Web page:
posted in: Contemporary Romance, Short Story | 0

by Nadine C. Keels

She can’t seem to catch any guy’s notice for anything. No, a pick-up pitch from a stranger gawking at her around Pump #2 at the gas station doesn’t count. And that attractive salesman at the one-stop-for-all-you-want store in town shouldn’t have been flirting with her in the first place, being ultra customer-friendly in an establishment notorious for its pathetic customer service. Now, is this young woman’s dateless predicament unfixable? Not in the least. New plan: Sheridan Jones is going to date herself.

Ahh. The romance.

“Nadine C. Keels really knows how to use her space and time! It was a perfect short, light, and humorous book to read between a bunch of long books, and just what I needed.”

“I enjoyed the first-person narrative that was very much like Sheridan was talking to a friend.”

Available on Amazon and Smashwords


CIR: What gave you the idea for a book about a girl who dates herself?

KEELS: After writing a line of “heavier” works, I wanted to let loose (well, not totally loosey-goosey, but, you know, loose) and write something lighthearted and fun. Plus, I’ve heard folks toss around the “if you’re dateless, date yourself” idea enough times to wonder what would happen if a dateless girl decided to do it.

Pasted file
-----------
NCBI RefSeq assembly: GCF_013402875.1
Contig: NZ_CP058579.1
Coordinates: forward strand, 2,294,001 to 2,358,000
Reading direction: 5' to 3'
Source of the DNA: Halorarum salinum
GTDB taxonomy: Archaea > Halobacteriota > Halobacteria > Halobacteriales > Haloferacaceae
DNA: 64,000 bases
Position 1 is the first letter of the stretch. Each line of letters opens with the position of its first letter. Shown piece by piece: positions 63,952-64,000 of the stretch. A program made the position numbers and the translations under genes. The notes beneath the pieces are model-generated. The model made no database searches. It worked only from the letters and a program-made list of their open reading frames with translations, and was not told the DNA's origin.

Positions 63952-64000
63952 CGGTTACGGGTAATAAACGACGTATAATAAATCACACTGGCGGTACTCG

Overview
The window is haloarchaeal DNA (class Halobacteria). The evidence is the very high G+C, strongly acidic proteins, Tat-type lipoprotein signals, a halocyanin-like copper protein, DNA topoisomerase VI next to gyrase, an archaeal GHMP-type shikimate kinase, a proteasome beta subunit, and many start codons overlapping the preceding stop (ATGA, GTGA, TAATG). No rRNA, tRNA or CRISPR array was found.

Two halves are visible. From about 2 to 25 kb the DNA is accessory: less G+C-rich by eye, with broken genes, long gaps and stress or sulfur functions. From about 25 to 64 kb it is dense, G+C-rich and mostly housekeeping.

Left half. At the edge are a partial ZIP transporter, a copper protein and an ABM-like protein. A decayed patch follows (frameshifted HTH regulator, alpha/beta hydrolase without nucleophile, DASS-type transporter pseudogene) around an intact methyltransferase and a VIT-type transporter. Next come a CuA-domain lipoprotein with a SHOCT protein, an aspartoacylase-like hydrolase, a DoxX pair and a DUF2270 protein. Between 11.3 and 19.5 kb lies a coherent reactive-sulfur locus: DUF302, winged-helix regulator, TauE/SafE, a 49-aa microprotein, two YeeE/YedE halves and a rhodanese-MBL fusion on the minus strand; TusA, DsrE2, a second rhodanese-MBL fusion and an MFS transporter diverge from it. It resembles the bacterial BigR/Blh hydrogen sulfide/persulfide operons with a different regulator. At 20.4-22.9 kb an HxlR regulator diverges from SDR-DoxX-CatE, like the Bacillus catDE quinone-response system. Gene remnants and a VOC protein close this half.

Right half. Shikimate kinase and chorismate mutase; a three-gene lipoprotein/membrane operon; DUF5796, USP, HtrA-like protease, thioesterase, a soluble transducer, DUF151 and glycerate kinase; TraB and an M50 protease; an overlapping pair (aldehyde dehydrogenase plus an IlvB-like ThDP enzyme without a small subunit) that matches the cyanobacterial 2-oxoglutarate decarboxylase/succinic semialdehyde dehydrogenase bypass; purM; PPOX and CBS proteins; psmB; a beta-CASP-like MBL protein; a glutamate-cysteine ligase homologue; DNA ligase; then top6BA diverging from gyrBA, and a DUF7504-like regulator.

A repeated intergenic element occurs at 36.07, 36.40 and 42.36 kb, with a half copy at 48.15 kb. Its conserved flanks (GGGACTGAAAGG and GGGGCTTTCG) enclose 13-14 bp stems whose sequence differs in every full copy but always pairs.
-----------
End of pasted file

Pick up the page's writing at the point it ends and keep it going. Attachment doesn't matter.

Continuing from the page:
CIR: What was the writing process like for your book?

KEELS: Lighthearted and fun, naturally! And a tad nerve-racking at times, as although Rom-Com-like themes have been floating around in my head for years, this was my first time actually writing such a story. My first time writing one for the eyes of the public, anyway.

CIR: What do you hope your readers will get out of this book?

KEELS: A chortle or two, or at least an entertained smile, and the reinforced thought that it’s perfectly okay to be who you are, with your terrific self.

CIR: Are any of the characters like you or someone you know?

KEELS: Gee, the characters became such a conglomerate of real and imagined folks that I’m not sure if I’d be able to tell who turned into whom anymore. But, I suppose I’d be lying if I said The “She” didn’t get her initial experience in those stiletto boots from me.

CIR: What themes do you address in this book?

KEELS: Singleness, romantic relationships, friendships, heartbreak, changing expectations, self-acceptance, and, hey, bibliophilia. Gotta love bookworms.

Learn more about Nadine C. Keels at her website.